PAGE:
>Music in the Morning

Sensory integration disorder is a side-effect of Autism, where their hearing (auditory) and vision (visual) are not in-sync with their senses and perceptions, which in turn affects their behavior. Some children react aggressively to it, some children tune-out and retreat into themselves. 

This is why Maya falls down to the ground, rolling around and moaning in agony or screams her heart out whenever she’s in a busy and loud environment. This is why Maya used to run with her head tilted sideways and looking out of the corners of her eyes. When Maya was a newborn we just sensed that she had sensory overload. A trip to a noisy mall in the daytime would result in Maya screaming and screaming for hours until midnight. 

Gentle ambient noises would be too much for her. Being in a room full of people having conversations was unbearable. Crossing the street is excruciating to Maya, the sound of traffic, construction noises and crowds freaks her out. 
For anyone who’s had the pleasure of flying Air Asia out of their low cost terminal, passengers would have to walk across tarmacs with the sound of jet engines blasting. For someone with auditory integration disorder, this is absolute hell on earth for Maya. When she was 9 months old, our whole family took an Air Asia flight to visit my brother in Labuan. The noise and hustle of the airport was too much for her to take. For the whole 2 and half hour flight, Paul and I, our maid and both my parents took turns to comfort her. Maya was uncontrollable, she screamed and fought us with all her might. The other passengers on the flight were very kind and understanding. Everyone sensed that we were trying our best, it took 5 adults to calm her down, and not very successfully at that.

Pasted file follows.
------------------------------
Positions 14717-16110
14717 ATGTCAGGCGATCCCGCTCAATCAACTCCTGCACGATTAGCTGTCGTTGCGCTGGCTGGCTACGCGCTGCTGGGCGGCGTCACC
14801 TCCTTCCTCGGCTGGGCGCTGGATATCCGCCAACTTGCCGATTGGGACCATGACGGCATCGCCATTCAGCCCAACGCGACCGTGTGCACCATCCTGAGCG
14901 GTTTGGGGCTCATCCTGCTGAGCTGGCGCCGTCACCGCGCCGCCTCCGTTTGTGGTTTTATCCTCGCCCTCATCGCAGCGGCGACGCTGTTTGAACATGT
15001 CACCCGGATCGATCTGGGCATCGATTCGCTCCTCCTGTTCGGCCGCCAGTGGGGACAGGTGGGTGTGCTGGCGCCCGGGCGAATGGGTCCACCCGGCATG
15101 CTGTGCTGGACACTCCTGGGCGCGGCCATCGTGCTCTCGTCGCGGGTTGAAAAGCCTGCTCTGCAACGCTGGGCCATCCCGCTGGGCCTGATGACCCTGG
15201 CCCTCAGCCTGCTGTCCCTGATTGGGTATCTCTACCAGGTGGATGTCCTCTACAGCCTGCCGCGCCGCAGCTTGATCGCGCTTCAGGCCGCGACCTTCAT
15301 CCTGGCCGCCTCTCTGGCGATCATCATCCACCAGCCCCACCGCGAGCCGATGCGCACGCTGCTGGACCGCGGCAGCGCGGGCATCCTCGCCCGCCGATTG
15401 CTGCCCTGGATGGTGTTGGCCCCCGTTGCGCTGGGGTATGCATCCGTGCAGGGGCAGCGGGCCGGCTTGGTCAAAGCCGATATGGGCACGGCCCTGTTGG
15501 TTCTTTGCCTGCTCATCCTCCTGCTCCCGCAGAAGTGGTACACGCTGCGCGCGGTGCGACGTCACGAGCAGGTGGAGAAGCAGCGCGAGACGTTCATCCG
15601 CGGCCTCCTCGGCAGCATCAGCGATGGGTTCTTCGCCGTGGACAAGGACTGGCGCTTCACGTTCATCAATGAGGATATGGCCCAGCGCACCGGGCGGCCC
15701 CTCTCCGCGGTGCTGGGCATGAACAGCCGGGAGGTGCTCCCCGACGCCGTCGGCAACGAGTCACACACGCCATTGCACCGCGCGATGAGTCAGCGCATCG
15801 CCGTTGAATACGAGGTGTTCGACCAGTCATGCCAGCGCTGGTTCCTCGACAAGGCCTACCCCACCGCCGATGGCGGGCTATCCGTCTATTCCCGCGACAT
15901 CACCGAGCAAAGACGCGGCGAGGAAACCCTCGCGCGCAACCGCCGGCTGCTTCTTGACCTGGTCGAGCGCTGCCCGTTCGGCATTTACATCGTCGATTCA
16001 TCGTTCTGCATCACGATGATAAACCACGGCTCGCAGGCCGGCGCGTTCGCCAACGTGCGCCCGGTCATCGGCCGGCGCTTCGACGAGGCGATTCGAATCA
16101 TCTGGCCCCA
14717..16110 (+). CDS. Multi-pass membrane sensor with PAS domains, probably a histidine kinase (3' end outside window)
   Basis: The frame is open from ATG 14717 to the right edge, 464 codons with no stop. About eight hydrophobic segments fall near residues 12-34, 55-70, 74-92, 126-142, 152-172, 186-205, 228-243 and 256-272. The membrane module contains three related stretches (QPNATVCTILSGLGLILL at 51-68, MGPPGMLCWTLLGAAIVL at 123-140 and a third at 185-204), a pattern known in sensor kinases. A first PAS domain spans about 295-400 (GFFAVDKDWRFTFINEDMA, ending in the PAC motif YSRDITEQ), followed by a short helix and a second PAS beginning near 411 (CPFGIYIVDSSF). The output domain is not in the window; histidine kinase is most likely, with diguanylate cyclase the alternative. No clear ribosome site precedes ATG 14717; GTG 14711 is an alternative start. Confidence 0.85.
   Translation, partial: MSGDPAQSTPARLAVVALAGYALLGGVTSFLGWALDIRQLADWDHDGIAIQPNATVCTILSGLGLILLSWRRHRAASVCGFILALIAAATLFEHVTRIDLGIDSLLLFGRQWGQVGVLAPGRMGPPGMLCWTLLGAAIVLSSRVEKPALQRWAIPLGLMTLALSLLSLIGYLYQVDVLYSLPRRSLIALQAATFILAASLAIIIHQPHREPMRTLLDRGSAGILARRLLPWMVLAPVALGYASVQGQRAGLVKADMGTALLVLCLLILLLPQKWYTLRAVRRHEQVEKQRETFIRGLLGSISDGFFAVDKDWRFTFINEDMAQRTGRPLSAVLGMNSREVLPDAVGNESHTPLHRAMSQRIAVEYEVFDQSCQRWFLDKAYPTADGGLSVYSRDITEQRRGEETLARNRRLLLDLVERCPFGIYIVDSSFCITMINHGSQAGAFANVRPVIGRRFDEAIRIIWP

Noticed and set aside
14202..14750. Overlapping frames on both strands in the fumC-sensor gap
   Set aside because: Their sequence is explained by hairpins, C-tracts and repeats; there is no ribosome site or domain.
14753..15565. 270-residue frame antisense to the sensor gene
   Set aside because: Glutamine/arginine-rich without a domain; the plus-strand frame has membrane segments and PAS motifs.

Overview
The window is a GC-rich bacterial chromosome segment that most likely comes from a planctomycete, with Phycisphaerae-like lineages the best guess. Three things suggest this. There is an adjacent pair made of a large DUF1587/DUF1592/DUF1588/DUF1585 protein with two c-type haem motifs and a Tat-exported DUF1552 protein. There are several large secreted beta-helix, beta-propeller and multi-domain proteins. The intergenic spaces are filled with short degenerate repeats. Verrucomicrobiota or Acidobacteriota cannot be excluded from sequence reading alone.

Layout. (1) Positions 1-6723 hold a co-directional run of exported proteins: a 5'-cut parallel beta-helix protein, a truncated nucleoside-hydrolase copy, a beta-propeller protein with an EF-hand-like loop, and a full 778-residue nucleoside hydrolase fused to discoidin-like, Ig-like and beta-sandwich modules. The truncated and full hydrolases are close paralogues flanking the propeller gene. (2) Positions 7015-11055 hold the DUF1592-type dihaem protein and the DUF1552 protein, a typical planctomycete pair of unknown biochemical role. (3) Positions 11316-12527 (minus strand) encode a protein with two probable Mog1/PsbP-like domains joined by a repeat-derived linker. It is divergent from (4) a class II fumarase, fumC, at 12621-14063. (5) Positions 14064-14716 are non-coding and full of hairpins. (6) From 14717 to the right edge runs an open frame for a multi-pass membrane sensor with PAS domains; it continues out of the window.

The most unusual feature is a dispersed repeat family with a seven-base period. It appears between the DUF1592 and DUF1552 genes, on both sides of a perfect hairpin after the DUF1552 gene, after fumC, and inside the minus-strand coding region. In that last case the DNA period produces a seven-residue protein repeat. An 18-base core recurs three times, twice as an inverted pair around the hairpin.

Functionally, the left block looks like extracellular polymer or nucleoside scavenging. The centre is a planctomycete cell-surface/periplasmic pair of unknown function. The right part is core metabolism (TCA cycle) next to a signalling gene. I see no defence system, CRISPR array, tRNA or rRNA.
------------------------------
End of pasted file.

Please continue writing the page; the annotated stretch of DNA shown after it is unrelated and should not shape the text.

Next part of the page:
Some people from our flight actually recognized us when we went sightseeing in Labuan, they came up to us and said “you were the guys on the plane, the one with the noisy kid”. They kindly gave us some advice on how to calm her down on flights – to put some water on her head (in order to cool her down). We just smiled.
Today, Maya has conquered her fear of the vacuum cleaner. And when I turn the blender on, instead of crying, she just leaves the room. When before, she couldn’t bear to have the radio on in the car, now she just tells us to turn it off. Recently, when driving Maya to school, I asked her if I could turn the radio on to hear some music, and now she says “Let’s listen to some music on the radio”. Now we listen to music every morning on the way to school.
On our last trip to Singapore, budget necessitates us to fly Air Asia. Amazingly, Maya walked the whole way from the aircraft on the tarmac all the way to the terminal. It was hot, noisy and busy; she just kept on walking with her hands over her ears. I’m so proud of her. 
We did not do any specialized sensory integration therapy, time and other priorities did not permit it. However, with a combination of ABA therapy and by healing some of her medical issues, Maya has reduced her sensory disorders. It took us a long time to get here, but the music sounds all the more sweeter.

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